Given that the economy goes through up-and-down cycles, it would seem natural during periods of growth that budgets would be in surplus, since crises often create deficit spikes that result in a debt surge. After the years following the Clinton presidency in the late 1990s, when there was strong growth and budget surpluses, the American government nonetheless ran deficits. The first surge in debt was during the 2001 recession at the start of the new century. Then, funding for the 2003 Iraq war, and later in what we called “The Second Great Depression” starting in 2008. Even in the subsequent nine years of steady, positive economic growth, deficits have continued. Another round of broad tax cuts was planned in 2018, which are expected to push deficits up again and cause America’s national debt to increase steadily at an even faster pace for the next decade. With no budget surpluses before 2031, the U.S. will have had a deficit in 88 out of 100 years and only 4 out of 62 years with a surplus. America can’t even balance a single year’s budget, much less start paying down its net debt. We regret to conclude realistically that THE ACCUMULATED DEBT IS UNPAYABLE.

That means government bonds would only be partially paid off, minus a “haircut,” or some other word play. Bonds would surely crash, not helpful to the economy.

Without the political will for a realistic solution to the inexorably rising debt, a link between the U.S. dollar and a tangible asset (such as gold, or even oil, land, silver, etc) would successfully limit the government from financing perennial deficits by issuing ever-increasing amounts of Treasury bonds — without the normally painful consequence of a devalued currency. No more “deficits without tears.” When a currency is backed by gold, the value of that currency is determined by the amount of gold held by the government backing it. Any attempt to increase spending would require the government to either increase gold holdings by generating more revenue, or reduce spending elsewhere. Otherwise the quantity of currency would rise relative to the government’s gold holdings, and result in the currency’s devaluation. Historically, that latter scenario has caused devastating hyperinflations, already being experienced by Venezuela and Iran, as examples. And Argentina is already at risk as well. Turkey’s lira has been plunging because that nation is running its printing presses, so it risks a hyperinflation.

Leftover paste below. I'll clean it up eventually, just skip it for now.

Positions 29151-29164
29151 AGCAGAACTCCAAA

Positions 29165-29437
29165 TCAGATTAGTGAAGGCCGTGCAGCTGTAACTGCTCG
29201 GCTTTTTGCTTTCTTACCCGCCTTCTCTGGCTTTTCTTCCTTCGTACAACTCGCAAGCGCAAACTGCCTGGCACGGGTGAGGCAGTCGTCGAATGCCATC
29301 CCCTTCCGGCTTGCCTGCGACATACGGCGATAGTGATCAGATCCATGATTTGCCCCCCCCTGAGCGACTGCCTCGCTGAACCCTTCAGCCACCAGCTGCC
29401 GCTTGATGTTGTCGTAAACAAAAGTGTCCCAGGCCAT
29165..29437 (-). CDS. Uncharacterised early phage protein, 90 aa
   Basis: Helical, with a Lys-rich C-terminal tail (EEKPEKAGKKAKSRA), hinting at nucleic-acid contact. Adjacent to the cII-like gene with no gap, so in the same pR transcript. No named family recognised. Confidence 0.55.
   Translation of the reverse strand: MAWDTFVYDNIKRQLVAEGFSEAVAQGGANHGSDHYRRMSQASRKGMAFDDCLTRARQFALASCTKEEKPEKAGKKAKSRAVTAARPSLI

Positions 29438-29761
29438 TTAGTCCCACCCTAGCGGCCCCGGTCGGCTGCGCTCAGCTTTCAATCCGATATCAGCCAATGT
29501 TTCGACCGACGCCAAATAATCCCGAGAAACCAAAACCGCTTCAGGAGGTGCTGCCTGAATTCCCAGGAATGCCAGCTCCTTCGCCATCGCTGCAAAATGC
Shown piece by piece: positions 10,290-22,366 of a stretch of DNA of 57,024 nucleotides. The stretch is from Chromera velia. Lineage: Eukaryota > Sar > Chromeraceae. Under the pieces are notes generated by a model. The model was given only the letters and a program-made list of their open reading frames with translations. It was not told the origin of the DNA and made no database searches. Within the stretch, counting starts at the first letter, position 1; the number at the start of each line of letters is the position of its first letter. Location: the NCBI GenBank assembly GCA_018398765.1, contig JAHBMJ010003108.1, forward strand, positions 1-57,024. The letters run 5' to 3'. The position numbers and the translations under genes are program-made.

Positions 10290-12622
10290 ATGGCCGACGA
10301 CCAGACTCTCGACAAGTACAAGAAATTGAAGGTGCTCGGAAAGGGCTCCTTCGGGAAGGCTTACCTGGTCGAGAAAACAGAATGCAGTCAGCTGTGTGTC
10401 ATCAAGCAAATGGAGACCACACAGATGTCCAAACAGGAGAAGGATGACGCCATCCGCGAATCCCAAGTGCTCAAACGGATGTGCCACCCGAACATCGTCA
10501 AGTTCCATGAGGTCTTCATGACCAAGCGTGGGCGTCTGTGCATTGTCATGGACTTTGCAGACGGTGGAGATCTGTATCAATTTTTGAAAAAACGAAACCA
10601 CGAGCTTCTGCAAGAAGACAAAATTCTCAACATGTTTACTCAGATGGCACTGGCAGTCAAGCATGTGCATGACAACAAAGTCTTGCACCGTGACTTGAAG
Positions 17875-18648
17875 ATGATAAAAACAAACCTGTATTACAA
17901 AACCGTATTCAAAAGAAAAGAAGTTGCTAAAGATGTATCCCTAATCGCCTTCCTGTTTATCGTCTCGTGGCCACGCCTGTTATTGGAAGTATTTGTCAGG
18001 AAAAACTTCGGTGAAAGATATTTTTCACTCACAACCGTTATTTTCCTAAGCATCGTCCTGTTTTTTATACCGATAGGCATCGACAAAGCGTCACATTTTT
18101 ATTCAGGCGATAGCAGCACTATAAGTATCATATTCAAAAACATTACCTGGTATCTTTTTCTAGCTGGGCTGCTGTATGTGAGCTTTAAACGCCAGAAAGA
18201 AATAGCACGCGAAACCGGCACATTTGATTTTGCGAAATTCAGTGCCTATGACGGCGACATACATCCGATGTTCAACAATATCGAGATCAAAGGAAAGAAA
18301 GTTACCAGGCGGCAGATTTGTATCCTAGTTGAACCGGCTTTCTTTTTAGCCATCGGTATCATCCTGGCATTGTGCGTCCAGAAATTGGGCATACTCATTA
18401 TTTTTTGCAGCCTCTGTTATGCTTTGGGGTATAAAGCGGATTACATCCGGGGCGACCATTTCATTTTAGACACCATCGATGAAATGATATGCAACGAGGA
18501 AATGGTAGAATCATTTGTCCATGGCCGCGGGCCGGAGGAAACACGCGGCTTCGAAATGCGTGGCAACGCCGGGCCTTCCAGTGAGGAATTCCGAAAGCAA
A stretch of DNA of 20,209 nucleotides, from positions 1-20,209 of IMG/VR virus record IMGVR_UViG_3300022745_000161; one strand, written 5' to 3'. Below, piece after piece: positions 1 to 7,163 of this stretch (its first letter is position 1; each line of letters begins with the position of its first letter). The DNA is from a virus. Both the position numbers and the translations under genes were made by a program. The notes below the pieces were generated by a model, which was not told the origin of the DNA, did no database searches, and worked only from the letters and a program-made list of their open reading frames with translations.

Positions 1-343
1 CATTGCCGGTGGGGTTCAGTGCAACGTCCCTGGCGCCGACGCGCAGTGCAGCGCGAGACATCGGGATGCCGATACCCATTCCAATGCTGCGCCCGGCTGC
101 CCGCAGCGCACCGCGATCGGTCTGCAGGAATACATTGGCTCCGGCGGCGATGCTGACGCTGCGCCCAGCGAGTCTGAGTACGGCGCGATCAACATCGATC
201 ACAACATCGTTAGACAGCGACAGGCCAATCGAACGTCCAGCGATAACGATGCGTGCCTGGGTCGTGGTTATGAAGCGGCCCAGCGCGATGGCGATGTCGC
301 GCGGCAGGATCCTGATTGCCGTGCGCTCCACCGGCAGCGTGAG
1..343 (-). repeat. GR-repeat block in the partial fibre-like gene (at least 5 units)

Getting a handle on fiscal health, and preventing debt from spiraling out of control, both important, become achievable with a gold-linked currency. That’s because current politicians are offering perennial fiscal deficits that their voters are all too irresponsibly willing to accept gleefully — sticking the debt to the next generation. Venezuela’s government in its hyperinflationary desperation, in mid-April 2019, sold $400 million of its gold, for temporary relief, a lesson for people or governments to observe the wisdom of maintaining gold, for an emergency. Even better, that gold — the serious money — could back their next currency, after the present one gets valued at zero when hyperinflation rises to infinity, as did Zimbabwe’s in 2007 and Germany’s in 1921.

Unless governments at the very least begin to balance their budgets, and take seriously that debts require repayments, a soaring gold price appears to be inevitable. Nobody knows when for sure, although that gold and silver prices are flat, as previously noted, suggests that the gold crisis probably won’t erupt tomorrow. And that’s at least something.

James Dines is legendary for having made correct forecasts that were in complete contradiction to the rest of the financial community. He is the author of five highly regarded books, including "Goldbug!," in addition to his popular newsletter, The Dines Letter, and videotaped educational series. Dines' highly successful investment strategies have been praised by Barron's, Financial Times, Forbes, Moneyline, and The New York Times, among others.